The impact of institutional formation on firms’ strategic choices in knowledge development, absorptive capacity and vertical integration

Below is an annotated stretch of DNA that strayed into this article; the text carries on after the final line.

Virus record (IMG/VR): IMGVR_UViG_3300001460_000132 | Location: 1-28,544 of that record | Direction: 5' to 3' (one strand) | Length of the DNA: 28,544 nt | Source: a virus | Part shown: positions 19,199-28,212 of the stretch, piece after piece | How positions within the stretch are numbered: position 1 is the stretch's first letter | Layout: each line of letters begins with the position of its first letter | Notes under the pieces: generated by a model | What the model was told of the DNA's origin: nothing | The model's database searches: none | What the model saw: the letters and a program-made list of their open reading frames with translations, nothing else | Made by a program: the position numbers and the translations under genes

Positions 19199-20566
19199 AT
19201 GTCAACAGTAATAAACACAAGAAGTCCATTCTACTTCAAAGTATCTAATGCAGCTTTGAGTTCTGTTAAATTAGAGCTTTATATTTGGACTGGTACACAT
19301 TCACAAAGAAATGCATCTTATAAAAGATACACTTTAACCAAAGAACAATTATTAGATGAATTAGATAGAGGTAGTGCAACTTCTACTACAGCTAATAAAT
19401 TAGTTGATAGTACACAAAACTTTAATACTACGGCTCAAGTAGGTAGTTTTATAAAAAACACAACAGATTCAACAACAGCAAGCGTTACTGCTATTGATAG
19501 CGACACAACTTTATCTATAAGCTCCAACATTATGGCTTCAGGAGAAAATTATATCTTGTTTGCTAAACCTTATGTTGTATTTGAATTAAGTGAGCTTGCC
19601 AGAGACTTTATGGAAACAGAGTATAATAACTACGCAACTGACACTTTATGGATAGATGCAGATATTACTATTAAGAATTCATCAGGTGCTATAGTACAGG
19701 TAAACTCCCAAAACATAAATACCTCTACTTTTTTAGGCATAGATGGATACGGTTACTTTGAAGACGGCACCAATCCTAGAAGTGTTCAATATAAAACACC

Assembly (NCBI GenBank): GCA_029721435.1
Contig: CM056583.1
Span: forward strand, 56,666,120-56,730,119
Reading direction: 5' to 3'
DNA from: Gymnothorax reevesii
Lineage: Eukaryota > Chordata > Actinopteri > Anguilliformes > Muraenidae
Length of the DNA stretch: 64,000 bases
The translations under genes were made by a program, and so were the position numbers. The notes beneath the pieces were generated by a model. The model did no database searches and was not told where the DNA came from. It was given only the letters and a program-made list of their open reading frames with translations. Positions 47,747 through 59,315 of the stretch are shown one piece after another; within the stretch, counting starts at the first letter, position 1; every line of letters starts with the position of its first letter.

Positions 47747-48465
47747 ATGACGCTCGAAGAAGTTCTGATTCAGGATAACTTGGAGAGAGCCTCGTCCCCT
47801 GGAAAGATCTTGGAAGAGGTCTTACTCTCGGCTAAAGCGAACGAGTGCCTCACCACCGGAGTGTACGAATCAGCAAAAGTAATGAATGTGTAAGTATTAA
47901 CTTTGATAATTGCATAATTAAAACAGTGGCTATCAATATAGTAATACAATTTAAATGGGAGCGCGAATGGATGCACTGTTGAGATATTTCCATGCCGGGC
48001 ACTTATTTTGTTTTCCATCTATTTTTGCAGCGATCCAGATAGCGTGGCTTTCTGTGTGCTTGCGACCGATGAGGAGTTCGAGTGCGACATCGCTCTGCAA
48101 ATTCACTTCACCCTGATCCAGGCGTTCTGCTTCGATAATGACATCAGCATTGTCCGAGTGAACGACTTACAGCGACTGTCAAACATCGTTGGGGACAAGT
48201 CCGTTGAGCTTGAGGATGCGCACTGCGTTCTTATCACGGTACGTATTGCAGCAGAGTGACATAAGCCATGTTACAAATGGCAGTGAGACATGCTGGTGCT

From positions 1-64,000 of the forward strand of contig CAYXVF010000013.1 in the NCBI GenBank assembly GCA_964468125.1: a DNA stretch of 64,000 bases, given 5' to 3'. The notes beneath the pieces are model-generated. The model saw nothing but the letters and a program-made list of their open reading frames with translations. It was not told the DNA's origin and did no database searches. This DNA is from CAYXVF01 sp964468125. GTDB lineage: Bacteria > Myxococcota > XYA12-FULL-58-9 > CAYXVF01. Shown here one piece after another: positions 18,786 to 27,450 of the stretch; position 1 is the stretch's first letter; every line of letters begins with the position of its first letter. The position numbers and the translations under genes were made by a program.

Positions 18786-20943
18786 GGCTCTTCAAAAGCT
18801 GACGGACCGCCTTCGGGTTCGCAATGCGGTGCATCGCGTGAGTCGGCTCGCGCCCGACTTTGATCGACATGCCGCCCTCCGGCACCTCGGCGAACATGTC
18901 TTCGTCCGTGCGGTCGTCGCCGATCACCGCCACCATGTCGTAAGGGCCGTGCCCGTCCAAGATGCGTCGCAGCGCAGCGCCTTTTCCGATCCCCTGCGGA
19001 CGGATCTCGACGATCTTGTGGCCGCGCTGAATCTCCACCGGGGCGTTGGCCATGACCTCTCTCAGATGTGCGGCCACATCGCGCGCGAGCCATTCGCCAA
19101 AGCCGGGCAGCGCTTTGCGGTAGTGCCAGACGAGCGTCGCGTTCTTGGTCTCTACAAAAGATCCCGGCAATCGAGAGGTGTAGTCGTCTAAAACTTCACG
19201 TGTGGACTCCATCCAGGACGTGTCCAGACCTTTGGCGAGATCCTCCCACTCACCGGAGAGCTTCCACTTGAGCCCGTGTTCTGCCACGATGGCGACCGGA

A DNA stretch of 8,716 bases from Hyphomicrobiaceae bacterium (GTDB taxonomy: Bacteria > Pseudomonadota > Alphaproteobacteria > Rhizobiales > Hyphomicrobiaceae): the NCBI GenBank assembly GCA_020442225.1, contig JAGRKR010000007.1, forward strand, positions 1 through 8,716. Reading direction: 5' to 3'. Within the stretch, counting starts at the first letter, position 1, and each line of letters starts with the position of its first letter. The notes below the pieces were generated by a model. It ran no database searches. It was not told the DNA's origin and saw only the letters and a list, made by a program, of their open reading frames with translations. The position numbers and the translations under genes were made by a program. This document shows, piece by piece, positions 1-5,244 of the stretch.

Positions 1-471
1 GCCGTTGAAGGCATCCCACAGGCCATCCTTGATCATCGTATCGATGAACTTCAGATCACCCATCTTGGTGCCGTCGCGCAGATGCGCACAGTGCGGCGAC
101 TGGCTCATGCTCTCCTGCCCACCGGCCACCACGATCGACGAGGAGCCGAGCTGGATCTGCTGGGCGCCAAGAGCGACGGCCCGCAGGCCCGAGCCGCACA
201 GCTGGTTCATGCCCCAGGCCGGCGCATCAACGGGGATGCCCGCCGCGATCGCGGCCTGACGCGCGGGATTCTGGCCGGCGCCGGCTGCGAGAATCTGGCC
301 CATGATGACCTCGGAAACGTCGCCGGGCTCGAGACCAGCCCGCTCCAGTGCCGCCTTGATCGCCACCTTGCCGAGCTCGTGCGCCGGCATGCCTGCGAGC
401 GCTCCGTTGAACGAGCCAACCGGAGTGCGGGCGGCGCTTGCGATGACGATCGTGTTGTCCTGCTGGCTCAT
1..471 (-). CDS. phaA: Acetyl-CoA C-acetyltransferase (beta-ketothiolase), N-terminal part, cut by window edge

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This study examines the impact of institutional shifts on the strategic choices of Russian firms. It proposes and tests hypotheses of how a shift from a weak to a strong institutional context is likely to affect firms’ knowledge accumulation, absorptive capacities and internalisation of operations. Using discriminant analysis, the econometric investigation demonstrates that firms tend to allocate greater resources towards improving their knowledge and absorptive capacity and make more efforts to vertically integrate—in line with improvements in the institutional environment. These investments ensure the survivability and competitiveness of firms in the long term. Furthermore, the study demonstrates that the long-term strategic orientation of firms goes hand in hand with rising resource allocations by the nation-state towards economic development. The findings align with the institutionalist political economy views that institutions are the ultimate overseers that allow the market to operate efficiently, especially in emerging market environments. The paper is also instructive to other developing economies about the need to strengthen their institutional environments, which supports the long-term orientation of firms and has a positive impact on economic development. The analysis does not take into account the impact of sanctions on Russian business and economy, post the annexation of Crimea and the armed conflict with Ukraine. Nor does it consider the impact of COVID-19 on the economy. As such, the study attempts to constitute an untainted comparison of two paths of transition on Russian firms—shock therapy, vis-à-vis, an institutional political economy approach.
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